11) Ask your employees who the best people are they know. Check their credentials on Linkedin, get in touch, take them out for lunch and make proposals if they seem to be suitable for certain positions.
12) Connect on social media. Find out who follows your company, who makes contributions, who updates their profile, who shares and retweets your content, who tries to get more online exposure etc. Interact with great candidates, let them know that they are on your radar. Once you get some replies from them, they might take your offer seriously.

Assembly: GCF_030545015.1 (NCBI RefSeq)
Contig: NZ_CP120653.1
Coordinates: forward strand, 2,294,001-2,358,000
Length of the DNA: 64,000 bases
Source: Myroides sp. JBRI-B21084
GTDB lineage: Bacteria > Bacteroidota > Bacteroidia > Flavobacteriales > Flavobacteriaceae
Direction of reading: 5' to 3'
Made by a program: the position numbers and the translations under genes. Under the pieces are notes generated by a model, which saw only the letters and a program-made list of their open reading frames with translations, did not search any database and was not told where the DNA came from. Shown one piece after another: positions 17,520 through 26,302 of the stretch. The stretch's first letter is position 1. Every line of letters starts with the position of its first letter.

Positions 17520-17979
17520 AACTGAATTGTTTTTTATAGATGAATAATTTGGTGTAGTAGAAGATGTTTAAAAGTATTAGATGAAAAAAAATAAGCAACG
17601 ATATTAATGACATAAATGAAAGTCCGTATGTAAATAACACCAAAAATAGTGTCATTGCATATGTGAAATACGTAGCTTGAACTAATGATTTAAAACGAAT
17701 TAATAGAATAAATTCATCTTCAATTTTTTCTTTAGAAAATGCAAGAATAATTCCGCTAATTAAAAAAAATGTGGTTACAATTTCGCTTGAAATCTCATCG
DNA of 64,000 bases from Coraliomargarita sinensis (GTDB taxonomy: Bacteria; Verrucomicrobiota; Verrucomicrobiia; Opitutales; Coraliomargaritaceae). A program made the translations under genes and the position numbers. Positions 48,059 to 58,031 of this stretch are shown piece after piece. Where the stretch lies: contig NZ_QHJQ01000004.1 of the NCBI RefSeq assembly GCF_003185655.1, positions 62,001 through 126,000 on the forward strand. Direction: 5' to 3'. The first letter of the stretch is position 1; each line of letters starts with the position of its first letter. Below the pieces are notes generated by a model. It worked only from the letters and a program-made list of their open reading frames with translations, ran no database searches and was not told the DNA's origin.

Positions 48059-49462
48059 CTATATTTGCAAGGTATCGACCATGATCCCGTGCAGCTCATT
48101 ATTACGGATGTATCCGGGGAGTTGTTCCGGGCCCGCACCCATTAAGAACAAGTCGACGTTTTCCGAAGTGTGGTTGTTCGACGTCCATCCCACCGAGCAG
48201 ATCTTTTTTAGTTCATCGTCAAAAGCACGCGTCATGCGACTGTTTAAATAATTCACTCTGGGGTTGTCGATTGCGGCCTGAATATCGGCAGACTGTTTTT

13) Organise an online community in which passive candidates don’t have to disclose in public that they want to keep their options open. Make them participate in industry-specific online discussions and see who contributes, how they contribute etc. Take note of it and try to get in touch with them.
14) If you hear about a company’s layoffs or downturn approach quickly those who might soon face unemployment and offer them a more secure job.
15) Every time you come across some candidates’ references consider also those as potential hires for the future.
Bear in mind that in order to convince a passive candidate to change position you would have to offer something substantial that the current company is not able to offer.